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With Ex-Medivation Exec Hung at Helm, Nuvation Nabs $275M for Cancer

Xconomy New York — 

Nuvation Bio peeked out from stealth mode Monday to reveal $275 million in financing and an executive team stacked with biotech veterans.

The cancer drug developer, which has offices in New York and San Francisco, is led by founder, president, and CEO David Hung, the former chief executive who steered Medivation to a $14.3 billion buyout by Pfizer (NYSE: PFE) in 2016. The crown jewel of that acquisition was prostate cancer drug enzalutamide (Xtandi), a blockbuster seller. The drug was approved in 2012 to treat patients whose prostate cancer has not responded to chemotherapy.

Following Medivation’s acquisition, Hung was appointed CEO of Axovant Sciences, a subsidiary of Roivant Sciences. But he left last year after Axovant’s lead drug failed clinical trials in Alzheimer’s disease and dementia with Lewy bodies.

While Hung says he is proud of what Medivation accomplished, he believes the company could have done even more with more time, according to a statement from the new company. Hung adds that Nuvation Bio aims to expand on the work that started with Medivation, and the new company is staffed with a number of former Medivation employees. The executive team also includes Chief Scientific Officer Gary Hattersly, formerly of Radius Health (NASDAQ: RDUS), and Chief Medical Officer Sergey Yurasov, who was most recently CMO at Immune Design.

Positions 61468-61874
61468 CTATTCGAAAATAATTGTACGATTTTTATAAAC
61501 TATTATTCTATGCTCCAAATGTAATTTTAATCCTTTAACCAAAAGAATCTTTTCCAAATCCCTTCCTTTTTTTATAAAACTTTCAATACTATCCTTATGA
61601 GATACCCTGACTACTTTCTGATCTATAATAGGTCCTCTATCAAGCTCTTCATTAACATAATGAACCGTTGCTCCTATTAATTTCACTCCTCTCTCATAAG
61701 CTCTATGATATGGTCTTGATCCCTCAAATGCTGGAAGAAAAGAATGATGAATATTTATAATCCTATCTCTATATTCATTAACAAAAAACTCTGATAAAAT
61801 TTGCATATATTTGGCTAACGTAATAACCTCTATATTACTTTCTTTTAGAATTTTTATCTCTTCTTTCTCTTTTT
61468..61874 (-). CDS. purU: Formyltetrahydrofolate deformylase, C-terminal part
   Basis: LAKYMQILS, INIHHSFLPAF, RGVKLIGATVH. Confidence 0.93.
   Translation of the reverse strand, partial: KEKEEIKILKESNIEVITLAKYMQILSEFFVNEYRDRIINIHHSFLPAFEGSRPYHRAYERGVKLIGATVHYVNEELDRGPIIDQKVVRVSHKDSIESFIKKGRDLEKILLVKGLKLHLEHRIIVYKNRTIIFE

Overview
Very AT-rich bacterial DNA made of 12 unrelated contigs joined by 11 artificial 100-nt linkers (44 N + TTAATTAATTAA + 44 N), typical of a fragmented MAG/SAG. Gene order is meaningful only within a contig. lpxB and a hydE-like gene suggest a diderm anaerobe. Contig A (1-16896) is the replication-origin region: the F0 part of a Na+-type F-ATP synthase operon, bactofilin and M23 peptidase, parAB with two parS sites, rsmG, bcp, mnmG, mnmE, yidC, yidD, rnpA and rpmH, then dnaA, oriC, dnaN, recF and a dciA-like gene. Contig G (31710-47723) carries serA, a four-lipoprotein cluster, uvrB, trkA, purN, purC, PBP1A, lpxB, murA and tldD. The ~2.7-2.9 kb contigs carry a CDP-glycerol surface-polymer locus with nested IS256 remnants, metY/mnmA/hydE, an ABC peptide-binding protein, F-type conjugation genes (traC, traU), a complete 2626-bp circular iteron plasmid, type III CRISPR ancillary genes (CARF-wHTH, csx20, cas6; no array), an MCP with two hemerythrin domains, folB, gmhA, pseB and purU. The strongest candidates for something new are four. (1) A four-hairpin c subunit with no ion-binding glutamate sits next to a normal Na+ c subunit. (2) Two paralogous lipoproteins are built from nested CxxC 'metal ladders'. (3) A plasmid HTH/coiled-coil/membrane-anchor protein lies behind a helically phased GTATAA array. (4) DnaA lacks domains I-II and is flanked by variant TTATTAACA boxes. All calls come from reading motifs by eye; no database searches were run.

For now, Nuvation Bio is staying tight-lipped about the cancers it is targeting and the way that its drugs could work. But the company says its pipeline has seven oncology programs, each one distinct and capable of producing multiple drug candidates.

Omega Funds led Nuvation Bio’s Series A round of financing. Other investors include Aisling Capital, Altitude Life Science Ventures, The Baupost Group, Boxer Capital of the Tavistock Group, EDBI, ECOR1 Capital, Fidelity Management and Research Company, Pavilion Capital, Perceptive Advisors, Redmile Group, Surveyor Capital, and other unnamed institutional investors.

Image by the National Cancer Institute